Regent's University London

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For the college in New York previously named Regents College, see Excelsior College.
Regent's University London
Former name
Regent's College
Established 1984 (1984)
Type Private (Registered charity)
Chancellor Prof. John Drew
Vice-Chancellor Prof. Aldwyn Cooper
Academic staff
257
Administrative staff
304
Students 3,418 FT
Location Regent's Park, London, United Kingdom
Campus Urban
Affiliations Universities UK, Erasmus+, Independent Universities Group
Website www.regents.ac.uk

Regent's University London is a private non-profit university located in London, United Kingdom. It is one of four private universities (and one of two non-profit) in the country, and is one of six private institutions in the United Kingdom to have been granted taught degree awarding powers.[1] The university is the most international of all universities in the UK with 15 per cent of applicants from within the UK, 10 per cent from the United States and the rest from all over the world. Through its programmes Regent's has a focused international-outreach initiative.

Regent's University London has its campus in Regent's Park, central London. It is one of the two largest groups of buildings in the park, along with the London Zoo, and was built on the site of South Villa, one of the original eight Regent's Park villas.

RUL is one of eight members of the newly formed Independent Universities Group, whose objective is to differentiate their academic credentials from the more commercial elements of the alternative sector.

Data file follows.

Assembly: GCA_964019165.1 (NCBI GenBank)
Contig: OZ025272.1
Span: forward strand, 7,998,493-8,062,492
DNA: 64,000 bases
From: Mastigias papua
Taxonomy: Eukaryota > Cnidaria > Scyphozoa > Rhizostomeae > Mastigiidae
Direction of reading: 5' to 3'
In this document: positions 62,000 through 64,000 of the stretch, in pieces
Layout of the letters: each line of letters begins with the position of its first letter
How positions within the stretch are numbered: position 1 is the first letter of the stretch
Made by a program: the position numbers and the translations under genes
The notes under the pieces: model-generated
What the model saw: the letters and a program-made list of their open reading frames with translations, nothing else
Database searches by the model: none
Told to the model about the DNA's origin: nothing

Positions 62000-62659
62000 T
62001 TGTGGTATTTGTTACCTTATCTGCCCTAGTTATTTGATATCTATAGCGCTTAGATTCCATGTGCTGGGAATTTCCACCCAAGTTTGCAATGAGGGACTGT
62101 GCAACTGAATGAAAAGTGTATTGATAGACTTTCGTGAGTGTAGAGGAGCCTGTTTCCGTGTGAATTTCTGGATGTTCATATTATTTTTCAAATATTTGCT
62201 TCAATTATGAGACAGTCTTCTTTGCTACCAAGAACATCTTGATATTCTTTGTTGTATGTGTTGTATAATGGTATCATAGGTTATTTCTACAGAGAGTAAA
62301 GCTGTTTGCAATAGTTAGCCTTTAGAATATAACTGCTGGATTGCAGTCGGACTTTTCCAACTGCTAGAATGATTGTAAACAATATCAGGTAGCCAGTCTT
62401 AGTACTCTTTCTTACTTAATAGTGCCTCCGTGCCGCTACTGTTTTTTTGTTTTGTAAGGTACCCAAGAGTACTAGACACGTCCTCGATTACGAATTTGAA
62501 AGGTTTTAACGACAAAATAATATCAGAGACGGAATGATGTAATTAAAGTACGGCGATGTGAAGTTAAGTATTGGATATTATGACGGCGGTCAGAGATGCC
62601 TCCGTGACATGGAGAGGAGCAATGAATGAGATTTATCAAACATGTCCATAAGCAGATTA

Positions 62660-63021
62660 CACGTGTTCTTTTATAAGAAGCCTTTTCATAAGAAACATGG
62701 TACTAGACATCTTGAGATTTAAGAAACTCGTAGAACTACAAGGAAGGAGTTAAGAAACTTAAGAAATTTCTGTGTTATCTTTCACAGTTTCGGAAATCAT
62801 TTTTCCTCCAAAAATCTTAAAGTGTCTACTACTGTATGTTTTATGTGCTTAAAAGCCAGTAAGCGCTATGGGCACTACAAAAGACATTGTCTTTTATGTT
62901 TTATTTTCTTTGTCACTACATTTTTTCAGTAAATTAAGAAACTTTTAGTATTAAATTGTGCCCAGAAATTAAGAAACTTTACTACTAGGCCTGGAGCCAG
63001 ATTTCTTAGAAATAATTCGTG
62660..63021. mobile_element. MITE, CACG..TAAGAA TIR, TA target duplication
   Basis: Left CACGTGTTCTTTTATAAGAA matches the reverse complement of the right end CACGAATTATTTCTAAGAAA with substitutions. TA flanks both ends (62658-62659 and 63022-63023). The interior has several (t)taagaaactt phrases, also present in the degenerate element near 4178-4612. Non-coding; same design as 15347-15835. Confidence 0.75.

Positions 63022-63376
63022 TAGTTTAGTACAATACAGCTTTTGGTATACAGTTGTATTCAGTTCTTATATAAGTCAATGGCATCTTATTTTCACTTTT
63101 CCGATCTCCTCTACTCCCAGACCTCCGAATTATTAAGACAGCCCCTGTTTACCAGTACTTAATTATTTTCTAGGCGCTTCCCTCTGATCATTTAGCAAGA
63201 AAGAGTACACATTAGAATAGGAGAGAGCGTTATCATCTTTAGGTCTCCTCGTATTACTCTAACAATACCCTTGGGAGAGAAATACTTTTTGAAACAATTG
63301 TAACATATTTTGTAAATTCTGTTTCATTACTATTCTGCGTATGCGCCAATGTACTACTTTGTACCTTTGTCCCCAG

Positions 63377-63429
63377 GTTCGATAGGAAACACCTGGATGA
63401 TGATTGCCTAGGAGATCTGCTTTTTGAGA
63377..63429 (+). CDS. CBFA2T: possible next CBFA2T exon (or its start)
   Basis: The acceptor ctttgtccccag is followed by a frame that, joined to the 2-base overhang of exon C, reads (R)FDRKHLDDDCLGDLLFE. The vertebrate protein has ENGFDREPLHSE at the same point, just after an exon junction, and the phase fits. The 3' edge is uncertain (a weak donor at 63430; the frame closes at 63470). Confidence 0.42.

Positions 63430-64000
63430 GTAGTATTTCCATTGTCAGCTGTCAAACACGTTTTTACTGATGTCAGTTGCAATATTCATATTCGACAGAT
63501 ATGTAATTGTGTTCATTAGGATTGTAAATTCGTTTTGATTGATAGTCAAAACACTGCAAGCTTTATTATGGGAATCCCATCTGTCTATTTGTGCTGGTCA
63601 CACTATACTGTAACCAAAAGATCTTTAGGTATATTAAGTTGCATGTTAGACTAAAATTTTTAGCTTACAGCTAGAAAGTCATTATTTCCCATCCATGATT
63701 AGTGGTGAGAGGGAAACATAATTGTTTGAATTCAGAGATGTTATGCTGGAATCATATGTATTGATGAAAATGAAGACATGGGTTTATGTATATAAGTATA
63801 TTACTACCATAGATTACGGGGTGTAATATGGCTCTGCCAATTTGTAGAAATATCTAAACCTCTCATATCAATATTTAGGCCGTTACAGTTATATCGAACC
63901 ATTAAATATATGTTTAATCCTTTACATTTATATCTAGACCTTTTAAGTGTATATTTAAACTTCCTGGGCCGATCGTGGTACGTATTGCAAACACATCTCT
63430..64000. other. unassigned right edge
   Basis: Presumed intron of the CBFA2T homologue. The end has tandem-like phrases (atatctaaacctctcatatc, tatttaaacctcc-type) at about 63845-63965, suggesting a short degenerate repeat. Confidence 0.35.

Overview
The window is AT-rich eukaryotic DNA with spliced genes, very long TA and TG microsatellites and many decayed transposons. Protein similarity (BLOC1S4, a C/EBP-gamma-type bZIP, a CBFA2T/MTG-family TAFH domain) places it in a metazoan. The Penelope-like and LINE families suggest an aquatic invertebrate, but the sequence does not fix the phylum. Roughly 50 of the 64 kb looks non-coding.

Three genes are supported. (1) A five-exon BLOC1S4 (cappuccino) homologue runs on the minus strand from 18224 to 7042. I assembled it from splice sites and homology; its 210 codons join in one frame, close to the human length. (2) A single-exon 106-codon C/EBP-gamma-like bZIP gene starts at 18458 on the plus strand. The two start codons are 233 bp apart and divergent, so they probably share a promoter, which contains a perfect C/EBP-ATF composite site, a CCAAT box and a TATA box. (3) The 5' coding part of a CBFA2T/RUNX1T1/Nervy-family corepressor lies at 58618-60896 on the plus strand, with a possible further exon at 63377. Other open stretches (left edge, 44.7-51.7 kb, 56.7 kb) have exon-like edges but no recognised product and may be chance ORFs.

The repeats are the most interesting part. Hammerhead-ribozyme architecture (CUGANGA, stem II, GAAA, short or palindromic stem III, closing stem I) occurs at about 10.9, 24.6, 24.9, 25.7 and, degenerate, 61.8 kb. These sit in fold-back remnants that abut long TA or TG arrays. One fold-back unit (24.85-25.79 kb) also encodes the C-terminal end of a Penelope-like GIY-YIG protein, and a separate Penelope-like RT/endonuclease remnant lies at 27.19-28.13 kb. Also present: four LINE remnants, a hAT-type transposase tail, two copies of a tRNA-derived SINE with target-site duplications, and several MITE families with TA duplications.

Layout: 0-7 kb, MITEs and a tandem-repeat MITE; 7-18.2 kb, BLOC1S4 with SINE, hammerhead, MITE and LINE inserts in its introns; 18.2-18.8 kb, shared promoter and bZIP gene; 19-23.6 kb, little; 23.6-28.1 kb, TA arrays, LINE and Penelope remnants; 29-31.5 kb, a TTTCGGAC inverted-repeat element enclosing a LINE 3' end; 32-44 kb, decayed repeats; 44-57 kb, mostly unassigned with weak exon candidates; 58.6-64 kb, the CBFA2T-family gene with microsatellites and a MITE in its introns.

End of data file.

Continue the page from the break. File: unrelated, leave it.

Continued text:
History[edit]

The main entrance of Regent's University London

In 1984 the lease on the South Villa Estate in Regent's Park was taken by the Illinois-based liberal arts college Rockford College, as the campus for the newly established Regent's College, a higher education college intended to primarily provide American students with a study abroad programme.[2]

In 1985, Regent's College acquired the former campus of the University of London's Bedford College in Regent's Park. The site was leased by Bedford College in 1908, and a new set of buildings designed by the architect Basil Champneys was opened by Queen Mary in 1913. The buildings were modified and added to over the years, especially after bomb damage during the Second World War. Bedford College merged with Royal Holloway College (another college of the University of London) in 1985 and moved to Royal Holloway's campus at Egham in Surrey, vacating the premises in Regent's Park.

Regent's College gradually expanded and the European Business School London moved to the College campus in 1987.[2]

In July 2012 it was announced that Regent's College had been awarded taught degree-awarding powers (TDAP) by the Privy Council, and would have the power to grant its own degrees from 1 September 2012.[3]

In February 2013 Regent's College agreed to acquire American InterContinental University London from Career Education Corporation.[4]